by Michael Benanav


Shot in: Uttarakhand & Uttar Pradesh, India


The Van Gujjars are nomadic water buffalo herders who live in the forests and mountains of northern India. Traditionally, they dwell in the wilderness, where their world revolves around the feeding and well-being of their animals. They spend the winter months in the lowland jungles of the Shivalik Hills, where thick foliage provides plenty of fodder for the buffaloes. Each April, however, temperatures there soar above 110 degrees; the leaves and grasses wither and die; creeks run dry. With nothing left for their animals to eat or drink, the Van Gujjars must move. Entire families, from infants to the elderly, trek with their herds up into the Himalayas, where melting snows reveal lush alpine meadows laced by gurgling streams. When the cold sets in at the end of September, they head back down to the Shivaliks, where the jungle has sprung back to life following the monsoon rains. The tribe has followed this cycle of seasonal migration - up in summer, down in winter, shunning settled village life - for over a thousand years.

But things are changing. While about 30,000 Van Gujjars still live in the wilderness today, the existential challenges they face may drive nearly all of them out of the forests over the next couple of generations; over the past half-century, tens of thousands have already been forced out. For the last twenty years, the main threat to their way of life has been the designation of their traditional lands as national parks - from which the government has attempted, often successfully, to evict the nomads and settle them in villages, turning them into wheat farmers.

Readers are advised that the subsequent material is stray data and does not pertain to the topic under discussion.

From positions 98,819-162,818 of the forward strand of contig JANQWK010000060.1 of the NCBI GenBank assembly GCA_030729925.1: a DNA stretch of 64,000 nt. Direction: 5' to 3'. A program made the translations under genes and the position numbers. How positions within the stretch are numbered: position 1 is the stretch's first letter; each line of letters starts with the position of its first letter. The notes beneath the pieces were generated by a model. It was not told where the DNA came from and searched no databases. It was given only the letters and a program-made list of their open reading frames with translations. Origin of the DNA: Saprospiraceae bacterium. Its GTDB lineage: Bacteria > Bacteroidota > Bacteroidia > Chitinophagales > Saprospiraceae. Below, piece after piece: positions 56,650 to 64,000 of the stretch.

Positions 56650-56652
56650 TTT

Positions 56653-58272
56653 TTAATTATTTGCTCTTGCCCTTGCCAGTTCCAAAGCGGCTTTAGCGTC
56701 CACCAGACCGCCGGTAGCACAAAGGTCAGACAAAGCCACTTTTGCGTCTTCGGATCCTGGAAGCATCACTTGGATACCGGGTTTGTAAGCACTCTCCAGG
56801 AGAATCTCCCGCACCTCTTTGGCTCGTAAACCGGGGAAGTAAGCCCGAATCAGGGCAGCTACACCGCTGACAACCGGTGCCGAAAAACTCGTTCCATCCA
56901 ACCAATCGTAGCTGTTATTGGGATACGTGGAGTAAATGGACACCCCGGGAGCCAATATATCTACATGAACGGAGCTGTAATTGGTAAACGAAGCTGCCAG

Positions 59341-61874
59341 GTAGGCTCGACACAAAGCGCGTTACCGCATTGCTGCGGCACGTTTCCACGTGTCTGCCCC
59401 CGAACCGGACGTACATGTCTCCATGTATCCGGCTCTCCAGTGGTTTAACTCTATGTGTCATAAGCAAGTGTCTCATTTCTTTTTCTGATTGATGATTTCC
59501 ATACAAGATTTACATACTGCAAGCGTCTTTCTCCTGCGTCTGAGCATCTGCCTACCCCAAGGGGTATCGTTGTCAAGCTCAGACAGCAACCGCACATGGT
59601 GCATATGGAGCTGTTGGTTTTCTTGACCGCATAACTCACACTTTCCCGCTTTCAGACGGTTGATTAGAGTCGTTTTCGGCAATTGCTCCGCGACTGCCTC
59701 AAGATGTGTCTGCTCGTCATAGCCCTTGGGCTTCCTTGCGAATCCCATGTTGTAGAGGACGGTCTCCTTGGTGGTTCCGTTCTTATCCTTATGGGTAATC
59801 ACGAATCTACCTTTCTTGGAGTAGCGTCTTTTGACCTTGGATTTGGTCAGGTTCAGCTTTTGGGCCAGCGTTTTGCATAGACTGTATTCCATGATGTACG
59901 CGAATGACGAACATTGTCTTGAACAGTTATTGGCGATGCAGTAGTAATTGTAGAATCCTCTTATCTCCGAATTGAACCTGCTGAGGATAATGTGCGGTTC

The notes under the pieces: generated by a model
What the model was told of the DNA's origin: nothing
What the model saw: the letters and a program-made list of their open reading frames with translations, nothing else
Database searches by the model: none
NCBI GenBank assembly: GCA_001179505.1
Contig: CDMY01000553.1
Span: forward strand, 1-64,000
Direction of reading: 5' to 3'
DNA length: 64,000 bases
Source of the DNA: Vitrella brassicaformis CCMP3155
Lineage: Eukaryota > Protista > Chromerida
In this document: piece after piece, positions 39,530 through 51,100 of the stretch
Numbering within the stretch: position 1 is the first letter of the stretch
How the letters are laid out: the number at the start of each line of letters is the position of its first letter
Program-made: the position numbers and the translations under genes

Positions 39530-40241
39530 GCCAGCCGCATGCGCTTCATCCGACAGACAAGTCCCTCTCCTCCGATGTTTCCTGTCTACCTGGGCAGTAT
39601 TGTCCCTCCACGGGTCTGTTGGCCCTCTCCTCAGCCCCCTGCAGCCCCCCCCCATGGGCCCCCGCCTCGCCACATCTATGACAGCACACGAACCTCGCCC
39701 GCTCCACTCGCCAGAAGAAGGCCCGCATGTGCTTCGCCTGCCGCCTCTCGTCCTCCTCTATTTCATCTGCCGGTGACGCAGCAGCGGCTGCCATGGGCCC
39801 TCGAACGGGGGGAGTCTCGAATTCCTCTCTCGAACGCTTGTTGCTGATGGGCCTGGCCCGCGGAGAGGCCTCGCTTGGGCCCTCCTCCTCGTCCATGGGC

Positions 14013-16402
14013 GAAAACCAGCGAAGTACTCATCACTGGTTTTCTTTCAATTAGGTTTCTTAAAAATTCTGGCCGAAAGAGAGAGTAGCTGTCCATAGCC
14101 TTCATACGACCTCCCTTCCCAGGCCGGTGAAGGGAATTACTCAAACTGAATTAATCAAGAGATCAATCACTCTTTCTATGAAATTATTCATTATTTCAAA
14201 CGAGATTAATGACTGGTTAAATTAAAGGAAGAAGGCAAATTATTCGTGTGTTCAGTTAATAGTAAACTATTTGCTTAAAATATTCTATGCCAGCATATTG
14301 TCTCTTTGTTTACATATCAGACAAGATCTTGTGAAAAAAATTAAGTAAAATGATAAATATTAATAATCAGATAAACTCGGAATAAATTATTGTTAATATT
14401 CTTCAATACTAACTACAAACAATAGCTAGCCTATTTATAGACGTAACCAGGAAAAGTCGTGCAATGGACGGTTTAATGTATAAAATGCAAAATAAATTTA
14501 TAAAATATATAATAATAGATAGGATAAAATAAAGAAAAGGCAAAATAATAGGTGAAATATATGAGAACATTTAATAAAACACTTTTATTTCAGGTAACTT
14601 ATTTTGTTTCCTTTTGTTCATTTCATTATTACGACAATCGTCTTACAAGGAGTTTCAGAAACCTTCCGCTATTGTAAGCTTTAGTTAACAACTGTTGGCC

This photostory takes you into the rarely-seen world of the Van Gujjars, following one family for the entire length of their annual spring migration into the Himalayas. 

For a detailed account of the migration, including the great difficulties they encountered because their traditional summer meadows were incorporated into a national park, visit our long-form Van Gujjar Migration Project

We'd like to thank SOPHIA for their abundant help with this project. 

Michael Benanav is a photojournalist and writer whose work appears in The New York Times, The Christian Science Monitor Magazine, Geographical Magazine, Lonely Planet guidebooks, and other publications. He is also the author of three non-fiction books, including Men of Salt: Crossing the Sahara on the Caravan of White GoldThe Luck of the Jews: An Incredible Story of Loss, Love, and Survival in the Holocaust; and Himalaya Bound: An American's Journey with Nomads in North India. See more at